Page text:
Why would somebody do this? Isn’t it already enough to code at work for eight hours a day, five days a week? If you ask yourself this questions, then I think you should reconsider your position.
There is a fundamental difference between work and free time. You are not constrained. You don’t have to hold a deadline. Software development is a mentally challenging task, and while some time pressure keeps you focused, a little bit more forces you to cut corners instead of considering better alternatives. If deadlines were good, they wouldn’t have “dead” in their name. In your free time you decide when you are done.
Even having considered alternatives you are not always able to implement them. There may be a corporate identity that doesn’t contain your favourite flavour of pink. There can be a module licensed under a non-commerial-only license. Or maybe your company uses an old framework missing the latest features. No such problems in your free time.
There is a theory that mastery comes from practice. By coding in your free time, you can decide whether you invest your time in deeper knowledge of some topic or in a broader horizon thus becoming a valuable employee. And sharing freshly won knowlege and experience can increase your reputation as colleague too.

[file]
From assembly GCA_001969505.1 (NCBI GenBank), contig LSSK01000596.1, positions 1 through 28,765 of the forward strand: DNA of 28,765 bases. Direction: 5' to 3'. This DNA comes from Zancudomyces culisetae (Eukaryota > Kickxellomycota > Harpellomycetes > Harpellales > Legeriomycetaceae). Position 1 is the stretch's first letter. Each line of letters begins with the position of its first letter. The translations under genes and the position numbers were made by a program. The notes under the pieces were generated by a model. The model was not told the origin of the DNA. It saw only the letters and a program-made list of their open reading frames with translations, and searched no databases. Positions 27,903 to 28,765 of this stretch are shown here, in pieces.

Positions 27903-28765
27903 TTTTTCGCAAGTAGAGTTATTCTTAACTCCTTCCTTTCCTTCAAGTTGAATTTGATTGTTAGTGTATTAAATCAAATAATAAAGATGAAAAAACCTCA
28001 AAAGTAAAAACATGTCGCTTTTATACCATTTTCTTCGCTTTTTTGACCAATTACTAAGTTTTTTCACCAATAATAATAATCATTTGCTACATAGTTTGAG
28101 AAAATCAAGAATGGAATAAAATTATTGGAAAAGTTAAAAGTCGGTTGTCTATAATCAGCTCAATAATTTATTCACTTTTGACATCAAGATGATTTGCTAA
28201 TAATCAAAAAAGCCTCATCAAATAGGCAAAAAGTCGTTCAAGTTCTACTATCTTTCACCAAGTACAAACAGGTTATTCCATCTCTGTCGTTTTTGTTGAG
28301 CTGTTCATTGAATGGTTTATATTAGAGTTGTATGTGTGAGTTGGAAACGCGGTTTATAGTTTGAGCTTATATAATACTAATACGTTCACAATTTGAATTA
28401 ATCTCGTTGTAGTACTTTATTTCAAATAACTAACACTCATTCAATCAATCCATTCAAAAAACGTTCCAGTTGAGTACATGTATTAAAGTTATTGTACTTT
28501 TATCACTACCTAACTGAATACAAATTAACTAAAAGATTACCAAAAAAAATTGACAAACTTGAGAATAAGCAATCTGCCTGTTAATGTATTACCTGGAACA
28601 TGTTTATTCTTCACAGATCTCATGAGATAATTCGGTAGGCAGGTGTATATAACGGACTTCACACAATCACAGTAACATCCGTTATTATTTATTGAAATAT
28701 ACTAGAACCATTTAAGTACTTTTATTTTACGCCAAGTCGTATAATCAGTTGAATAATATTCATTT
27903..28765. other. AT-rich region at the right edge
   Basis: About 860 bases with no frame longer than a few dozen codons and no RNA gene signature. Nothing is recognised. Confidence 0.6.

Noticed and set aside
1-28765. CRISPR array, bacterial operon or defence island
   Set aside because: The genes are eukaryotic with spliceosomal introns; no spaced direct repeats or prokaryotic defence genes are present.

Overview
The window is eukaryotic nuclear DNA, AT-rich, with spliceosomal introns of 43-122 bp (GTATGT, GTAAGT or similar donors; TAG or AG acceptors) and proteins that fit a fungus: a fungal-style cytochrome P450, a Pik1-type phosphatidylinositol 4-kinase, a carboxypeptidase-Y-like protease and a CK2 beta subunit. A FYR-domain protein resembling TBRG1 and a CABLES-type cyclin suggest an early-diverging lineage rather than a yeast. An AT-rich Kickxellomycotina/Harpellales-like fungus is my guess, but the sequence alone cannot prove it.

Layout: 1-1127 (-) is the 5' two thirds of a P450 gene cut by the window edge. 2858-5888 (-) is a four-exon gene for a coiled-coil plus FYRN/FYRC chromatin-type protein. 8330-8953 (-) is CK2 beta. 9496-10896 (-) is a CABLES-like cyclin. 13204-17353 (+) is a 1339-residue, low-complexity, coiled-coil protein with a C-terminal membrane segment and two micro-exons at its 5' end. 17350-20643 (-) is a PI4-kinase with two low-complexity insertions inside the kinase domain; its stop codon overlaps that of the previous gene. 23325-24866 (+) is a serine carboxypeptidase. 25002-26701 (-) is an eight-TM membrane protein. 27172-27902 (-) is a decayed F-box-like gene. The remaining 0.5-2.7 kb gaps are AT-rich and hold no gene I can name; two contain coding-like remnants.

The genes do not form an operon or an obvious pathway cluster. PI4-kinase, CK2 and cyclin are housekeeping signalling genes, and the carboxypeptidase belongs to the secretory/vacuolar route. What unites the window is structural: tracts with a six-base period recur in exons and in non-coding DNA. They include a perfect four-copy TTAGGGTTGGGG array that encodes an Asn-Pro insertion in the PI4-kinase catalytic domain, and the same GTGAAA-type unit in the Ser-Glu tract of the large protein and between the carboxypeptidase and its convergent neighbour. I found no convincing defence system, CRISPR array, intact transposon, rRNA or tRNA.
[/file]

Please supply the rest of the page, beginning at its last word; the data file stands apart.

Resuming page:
The social among us even meet like-minded people at events like Java User Group or Schneide Dev Brunch. Here the amount of transported information is much higher, since everyone has another background and focuses on another things. You can even share your mistakes and laugh with others about them.
Are there any side-effects of free time coding besides those listed before? Yes. Your personality can change. It is possible that you will gain a positive attitude and start invest your free time in your skills. Maybe you’ll even start to motivate others to do likewise.
3 thoughts on “Working on software as a free time activity”
Well, I think that it depends on the company you’re working for and your project(s) their. Of course if you’ have to do a routine and boring job most of the time for your company (which happens too often) then the only way to improve your skills (and get fun) can be to start working on your personal projects.
However it seems to me that there is a number of downsides. The most important are the following two.
1. It is true that one has to “cut corners” under the pressure. From the other side when you just _must_ do something and under some externally imposed limitations (both regarding time and technology) this often makes you more inventive and obstinate. I’ve met too many persons who used to give up too easily in face of a just pure technical challenges even at their main work.
2. If you’re working on a big and long-running project, especially at a senior position, it is very important to keep yourself focused on it. Based on my experience I can say that one have to think about the project he/she is working one much more that 40 hours a week to be a really useful member of the team. And of course one should constantly learn a lot. Having a personal project may distract you from your main job too much and a (possibly) relaxed work style and excessive freedom you get (and enjoy) with such a project can become a bad habit negatively affecting your professional carrier.